Association Between the Metabolic Syndrome, Its Individual Components, and Unprovoked Venous Thromboembolism
Results of a Patient-Level Meta-Analysis
Objective—The metabolic syndrome (MetS) may contribute to the pathogenesis of venous thromboembolism (VTE), but this association requires additional investigation.
Approach and Results—We performed a patient-level meta-analysis of case–control and cohort studies that evaluated the role of MetS and risk of unprovoked VTE. For case–control studies, odds ratios and 95% confidence intervals were calculated using logistic regression analysis to estimate the influence of individual variables on the risk of VTE; χ2 tests for trend were used to investigate the effect of increasing number of components of MetS on the risk of VTE and to explore the influence of abdominal obesity on this relationship. For cohort studies, hazard ratios and 95% confidence interval were calculated using multivariable Cox regression analysis. Six case–control studies were included (908 cases with unprovoked VTE and 1794 controls): in multivariate analysis, MetS was independently associated with VTE (odds ratio, 1.91; 95% confidence interval, 1.57–2.33), and both MetS and abdominal obesity were better predictors of unprovoked VTE than obesity defined by the body mass index. Two prospective cohort studies were included (26 531 subjects and 289 unprovoked VTE events): age, obesity, and abdominal obesity, but not MetS were associated with VTE.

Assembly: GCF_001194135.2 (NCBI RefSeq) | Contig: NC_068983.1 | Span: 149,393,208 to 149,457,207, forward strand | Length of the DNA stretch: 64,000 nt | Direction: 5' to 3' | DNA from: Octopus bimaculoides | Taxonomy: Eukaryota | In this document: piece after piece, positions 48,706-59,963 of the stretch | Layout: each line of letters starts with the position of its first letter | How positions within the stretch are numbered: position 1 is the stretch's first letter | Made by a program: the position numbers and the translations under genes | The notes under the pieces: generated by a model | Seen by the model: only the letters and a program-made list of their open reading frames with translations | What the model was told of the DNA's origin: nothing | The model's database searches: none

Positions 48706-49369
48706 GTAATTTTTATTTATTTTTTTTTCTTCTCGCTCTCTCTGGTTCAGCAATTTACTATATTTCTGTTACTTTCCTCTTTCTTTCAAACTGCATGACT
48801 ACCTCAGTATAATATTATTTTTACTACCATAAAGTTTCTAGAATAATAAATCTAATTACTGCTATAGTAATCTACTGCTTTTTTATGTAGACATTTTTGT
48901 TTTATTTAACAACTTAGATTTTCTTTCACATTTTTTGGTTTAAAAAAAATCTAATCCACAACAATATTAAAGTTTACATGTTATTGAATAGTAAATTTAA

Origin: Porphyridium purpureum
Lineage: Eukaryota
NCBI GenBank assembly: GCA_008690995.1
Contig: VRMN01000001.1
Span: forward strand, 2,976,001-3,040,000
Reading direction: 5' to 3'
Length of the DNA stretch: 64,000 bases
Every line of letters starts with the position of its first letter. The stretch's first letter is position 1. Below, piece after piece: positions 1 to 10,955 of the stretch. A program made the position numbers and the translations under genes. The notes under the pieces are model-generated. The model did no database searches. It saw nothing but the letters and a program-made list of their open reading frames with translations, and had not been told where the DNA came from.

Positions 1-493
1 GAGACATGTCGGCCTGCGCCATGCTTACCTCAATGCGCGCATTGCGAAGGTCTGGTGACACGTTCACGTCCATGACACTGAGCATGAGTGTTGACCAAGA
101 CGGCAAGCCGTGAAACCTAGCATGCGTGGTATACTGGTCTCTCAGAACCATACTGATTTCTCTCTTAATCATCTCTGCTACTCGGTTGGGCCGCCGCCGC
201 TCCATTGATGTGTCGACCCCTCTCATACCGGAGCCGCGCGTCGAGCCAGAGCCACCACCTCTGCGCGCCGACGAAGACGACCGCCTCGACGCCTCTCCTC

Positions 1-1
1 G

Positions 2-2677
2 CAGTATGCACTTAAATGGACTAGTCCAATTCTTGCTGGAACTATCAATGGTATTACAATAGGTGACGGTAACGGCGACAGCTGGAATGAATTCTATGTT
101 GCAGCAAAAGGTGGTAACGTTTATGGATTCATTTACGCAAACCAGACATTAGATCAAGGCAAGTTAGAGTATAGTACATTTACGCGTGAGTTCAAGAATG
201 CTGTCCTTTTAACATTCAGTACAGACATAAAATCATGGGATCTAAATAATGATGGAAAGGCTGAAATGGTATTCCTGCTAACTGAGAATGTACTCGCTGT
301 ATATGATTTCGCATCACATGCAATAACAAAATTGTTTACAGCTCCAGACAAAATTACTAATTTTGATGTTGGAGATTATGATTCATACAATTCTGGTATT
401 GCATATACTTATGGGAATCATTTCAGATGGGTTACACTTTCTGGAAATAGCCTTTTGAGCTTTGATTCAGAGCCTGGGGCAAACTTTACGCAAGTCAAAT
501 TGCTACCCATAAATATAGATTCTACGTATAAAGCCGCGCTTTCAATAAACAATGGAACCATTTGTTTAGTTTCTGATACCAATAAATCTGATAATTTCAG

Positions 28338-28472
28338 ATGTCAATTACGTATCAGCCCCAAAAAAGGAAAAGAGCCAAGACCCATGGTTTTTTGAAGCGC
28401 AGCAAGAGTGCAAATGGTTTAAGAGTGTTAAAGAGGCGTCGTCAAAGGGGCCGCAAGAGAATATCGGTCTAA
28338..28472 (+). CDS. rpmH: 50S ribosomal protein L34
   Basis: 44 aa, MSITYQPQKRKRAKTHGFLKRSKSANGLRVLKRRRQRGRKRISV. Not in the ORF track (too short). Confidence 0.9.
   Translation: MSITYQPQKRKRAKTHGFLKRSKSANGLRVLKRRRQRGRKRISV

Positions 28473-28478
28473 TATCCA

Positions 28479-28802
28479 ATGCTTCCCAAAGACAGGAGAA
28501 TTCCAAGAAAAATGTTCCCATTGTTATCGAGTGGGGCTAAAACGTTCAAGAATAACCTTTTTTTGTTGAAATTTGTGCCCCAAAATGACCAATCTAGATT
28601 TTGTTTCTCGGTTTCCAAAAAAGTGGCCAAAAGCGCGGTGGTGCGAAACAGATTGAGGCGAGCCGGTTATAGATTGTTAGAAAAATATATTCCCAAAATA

Conclusions—Case–control but not prospective cohort studies support an association between MetS and VTE. Abdominal adiposity is a strong risk factor for VTE.
- Received July 3, 2014.
- Accepted August 27, 2014.
- © 2014 American Heart Association, Inc.